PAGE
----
The pressure on the FBI to reform was intense. The Bureau was compelled to permit Whitehurst to speak on-air to the major ABC-TV investigative program, Prime Time Live, where he recounted many of his concerns. As a result, the Attorney General appointed a special blue ribbon panel to review the Crime Lab. The results fully vindicated Whitehurst. The DOJ Inspector General concluded that 13 FBI Lab examiners had engaged in misconduct, and some were removed from the laboratory. Old cases were ordered to be reexamined, and over fifty reforms were suggested, including the accreditation of the crime lab. The FBI agreed to implement every reform.
Whitehurst was not done. His court case forced President William Clinton to issue an order directing the Attorney General to establish whistleblower protections for all FBI employees. See Memorandum of President William Jefferson Clinton, Vol. 62 Federal Register No. 81, p. 23123 (April 14, 1997). Additionally, the investigation into the laboratory by the DOJ Inspector General was unprecedented and resulted in an agreement that the DOJ IG would have permanent oversight responsibility over the FBI. This reform has had the greatest long-term impact on improving the integrity of the FBI.
In 1998, the FBI and DOJ agreed to settle Dr. Whitehurst’s whistleblower retaliation claims, cleared his record, restored all of his rights, and paid him a record-breaking settlement of $1.42 million an amount unheard of for any federal employee, least of all an FBI agent.
“In my world, courage is spelled “KKC”. They go up against the most powerful adversaries and win.”
Settlement in hand, Dr. Whitehurst voluntarily retired from the FBI and set up as an attorney in Bethel, North Carolina. While practicing law in his hometown, he joined the Board of Directors of the National Whistleblower Center and continued to review FBI case files in order to identify people hurt by the crime lab’s misconduct. His efforts have paid off, with thousands of cases being reviewed by him and Justice Department reviewers. Innocent people have been freed from prison and death sentences have been stayed.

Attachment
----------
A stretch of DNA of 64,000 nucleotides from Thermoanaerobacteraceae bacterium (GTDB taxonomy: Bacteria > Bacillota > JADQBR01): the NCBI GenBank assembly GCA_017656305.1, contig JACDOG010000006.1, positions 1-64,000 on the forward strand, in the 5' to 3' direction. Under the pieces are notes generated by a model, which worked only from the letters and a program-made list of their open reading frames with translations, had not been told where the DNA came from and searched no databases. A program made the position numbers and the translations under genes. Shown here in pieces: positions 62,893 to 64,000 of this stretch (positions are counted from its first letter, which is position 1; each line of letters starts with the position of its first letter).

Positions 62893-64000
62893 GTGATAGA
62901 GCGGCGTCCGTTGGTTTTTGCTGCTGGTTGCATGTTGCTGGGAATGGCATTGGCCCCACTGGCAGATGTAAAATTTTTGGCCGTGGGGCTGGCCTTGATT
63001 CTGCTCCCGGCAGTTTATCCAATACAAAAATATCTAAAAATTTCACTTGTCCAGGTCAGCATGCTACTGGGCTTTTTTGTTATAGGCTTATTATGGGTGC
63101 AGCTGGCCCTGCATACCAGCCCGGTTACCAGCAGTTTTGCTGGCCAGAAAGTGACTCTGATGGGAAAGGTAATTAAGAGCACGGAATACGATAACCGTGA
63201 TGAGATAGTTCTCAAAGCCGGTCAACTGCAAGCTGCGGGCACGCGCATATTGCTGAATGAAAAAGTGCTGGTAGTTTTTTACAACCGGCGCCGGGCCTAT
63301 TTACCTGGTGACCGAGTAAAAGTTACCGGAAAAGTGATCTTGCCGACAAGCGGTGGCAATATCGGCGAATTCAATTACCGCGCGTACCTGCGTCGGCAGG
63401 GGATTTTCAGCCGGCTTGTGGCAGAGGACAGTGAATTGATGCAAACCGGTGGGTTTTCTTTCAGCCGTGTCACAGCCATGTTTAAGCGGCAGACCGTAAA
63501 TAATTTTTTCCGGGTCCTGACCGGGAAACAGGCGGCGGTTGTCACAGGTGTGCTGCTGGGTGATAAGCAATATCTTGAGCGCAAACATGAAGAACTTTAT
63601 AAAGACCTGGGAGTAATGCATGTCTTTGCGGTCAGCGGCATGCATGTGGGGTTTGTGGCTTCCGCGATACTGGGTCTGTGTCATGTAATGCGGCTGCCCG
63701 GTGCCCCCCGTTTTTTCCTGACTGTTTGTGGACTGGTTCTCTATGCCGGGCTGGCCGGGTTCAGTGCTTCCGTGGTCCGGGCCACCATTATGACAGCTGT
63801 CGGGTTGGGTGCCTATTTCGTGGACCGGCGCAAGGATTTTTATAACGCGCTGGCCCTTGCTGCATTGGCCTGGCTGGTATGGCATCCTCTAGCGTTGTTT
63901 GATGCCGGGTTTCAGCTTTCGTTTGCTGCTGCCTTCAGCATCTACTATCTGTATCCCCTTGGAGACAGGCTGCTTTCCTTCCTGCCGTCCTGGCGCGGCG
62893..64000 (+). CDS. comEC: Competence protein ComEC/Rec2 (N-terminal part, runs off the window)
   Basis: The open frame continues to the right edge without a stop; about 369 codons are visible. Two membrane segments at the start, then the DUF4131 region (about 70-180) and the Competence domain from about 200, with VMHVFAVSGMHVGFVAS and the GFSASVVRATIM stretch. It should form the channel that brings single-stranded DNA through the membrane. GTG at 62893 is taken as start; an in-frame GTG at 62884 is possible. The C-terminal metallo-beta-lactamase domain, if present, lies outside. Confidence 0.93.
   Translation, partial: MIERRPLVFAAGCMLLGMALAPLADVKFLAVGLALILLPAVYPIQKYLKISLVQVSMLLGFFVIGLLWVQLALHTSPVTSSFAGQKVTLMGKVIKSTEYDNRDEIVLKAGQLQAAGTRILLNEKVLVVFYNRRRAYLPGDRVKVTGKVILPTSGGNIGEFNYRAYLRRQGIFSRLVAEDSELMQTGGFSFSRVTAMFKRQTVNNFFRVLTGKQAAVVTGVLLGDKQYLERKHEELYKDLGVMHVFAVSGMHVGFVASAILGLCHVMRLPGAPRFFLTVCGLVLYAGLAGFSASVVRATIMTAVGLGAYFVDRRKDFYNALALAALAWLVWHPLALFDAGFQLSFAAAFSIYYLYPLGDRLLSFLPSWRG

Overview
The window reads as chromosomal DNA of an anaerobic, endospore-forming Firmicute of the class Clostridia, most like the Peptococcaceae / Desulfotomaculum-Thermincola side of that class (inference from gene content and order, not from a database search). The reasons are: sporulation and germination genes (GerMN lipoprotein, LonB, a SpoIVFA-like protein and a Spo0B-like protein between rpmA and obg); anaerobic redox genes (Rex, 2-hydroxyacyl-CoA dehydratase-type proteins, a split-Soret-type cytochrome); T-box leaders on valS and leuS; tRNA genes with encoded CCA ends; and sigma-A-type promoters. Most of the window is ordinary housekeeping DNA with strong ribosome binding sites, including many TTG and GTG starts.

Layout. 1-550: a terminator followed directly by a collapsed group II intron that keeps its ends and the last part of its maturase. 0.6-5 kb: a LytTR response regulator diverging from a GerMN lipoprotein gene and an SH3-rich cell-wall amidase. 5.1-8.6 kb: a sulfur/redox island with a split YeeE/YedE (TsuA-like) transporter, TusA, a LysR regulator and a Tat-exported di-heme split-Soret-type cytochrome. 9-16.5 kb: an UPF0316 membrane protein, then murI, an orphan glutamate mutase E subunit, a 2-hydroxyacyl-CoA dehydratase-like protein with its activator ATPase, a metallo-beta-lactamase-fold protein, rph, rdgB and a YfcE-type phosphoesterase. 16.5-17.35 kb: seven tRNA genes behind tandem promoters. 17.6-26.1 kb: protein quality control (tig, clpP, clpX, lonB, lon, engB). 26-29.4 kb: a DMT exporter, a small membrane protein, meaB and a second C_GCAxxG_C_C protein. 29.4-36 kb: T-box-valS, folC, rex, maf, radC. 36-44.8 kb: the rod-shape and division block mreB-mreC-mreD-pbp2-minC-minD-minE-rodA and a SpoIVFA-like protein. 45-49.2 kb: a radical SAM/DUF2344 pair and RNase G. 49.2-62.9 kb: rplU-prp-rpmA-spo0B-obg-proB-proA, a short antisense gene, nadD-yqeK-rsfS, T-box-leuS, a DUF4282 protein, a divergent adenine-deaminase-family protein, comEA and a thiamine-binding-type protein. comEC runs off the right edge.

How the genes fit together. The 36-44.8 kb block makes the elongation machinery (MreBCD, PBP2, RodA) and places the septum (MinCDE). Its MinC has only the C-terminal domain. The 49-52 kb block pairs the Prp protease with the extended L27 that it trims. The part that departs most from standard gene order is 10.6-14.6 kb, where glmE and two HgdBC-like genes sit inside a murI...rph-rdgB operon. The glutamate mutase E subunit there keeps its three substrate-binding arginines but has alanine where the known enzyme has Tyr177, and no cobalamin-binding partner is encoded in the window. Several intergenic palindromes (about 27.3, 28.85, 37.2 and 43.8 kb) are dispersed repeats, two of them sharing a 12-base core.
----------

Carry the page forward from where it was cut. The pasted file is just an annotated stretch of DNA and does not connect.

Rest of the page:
Although working as an agent was his first love, Dr. Whitehurst never regretted becoming a whistleblower. In his own words: “I took an oath of office, and whoever was breaking the law, whoever was committing civil rights violations or human rights violations, I was supposed to do something about it. Yes, absolutely, I’d do it all over again… there have been amazing changes in the FBI laboratory…they are light years ahead of where they were.”
In the summer of 2001, the Senate Judiciary Committee held a hearing entitled, “Oversight: Restoring Confidence in the FBI.” At that hearing, former DOJ Inspector General Michael Bromwich stated, “Dr. Whitehurst was the principal source of allegations for our FBI Lab investigation, and it is true that in retrospect I think we were perceived as being too critical of him rather than commending him sufficiently for the service he performed … and there is no doubt that but for his persistence in bringing the allegations again and again and again over a long period of time within the FBI and finally to the IG’s office that the reforms that have subsequently been made in the FBI Lab would not have been made, and he deserves credit for that.”
America’s first successful FBI whistleblower, Dr. Frederic Whitehurst, changed the U.S. criminal justice system forever.